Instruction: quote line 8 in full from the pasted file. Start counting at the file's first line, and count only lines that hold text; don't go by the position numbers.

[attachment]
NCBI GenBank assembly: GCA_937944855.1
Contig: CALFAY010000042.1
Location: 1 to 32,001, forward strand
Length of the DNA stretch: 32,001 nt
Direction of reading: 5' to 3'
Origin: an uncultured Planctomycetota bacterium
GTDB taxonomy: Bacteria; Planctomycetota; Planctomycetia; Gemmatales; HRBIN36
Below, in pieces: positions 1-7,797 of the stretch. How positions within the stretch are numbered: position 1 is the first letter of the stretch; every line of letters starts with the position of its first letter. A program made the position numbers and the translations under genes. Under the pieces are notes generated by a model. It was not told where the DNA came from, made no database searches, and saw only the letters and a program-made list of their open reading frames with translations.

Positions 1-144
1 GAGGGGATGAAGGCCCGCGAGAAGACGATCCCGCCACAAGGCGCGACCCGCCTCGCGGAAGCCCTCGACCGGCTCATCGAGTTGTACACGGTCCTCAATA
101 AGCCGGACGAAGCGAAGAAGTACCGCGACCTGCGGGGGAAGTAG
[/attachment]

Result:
Below, in pieces: positions 1-7,797 of the stretch. How positions within the stretch are numbered: position 1 is the first letter of the stretch; every line of letters starts with the position of its first letter. A program made the position numbers and the translations under genes. Under the pieces are notes generated by a model. It was not told where the DNA came from, made no database searches, and saw only the letters and a program-made list of their open reading frames with translations.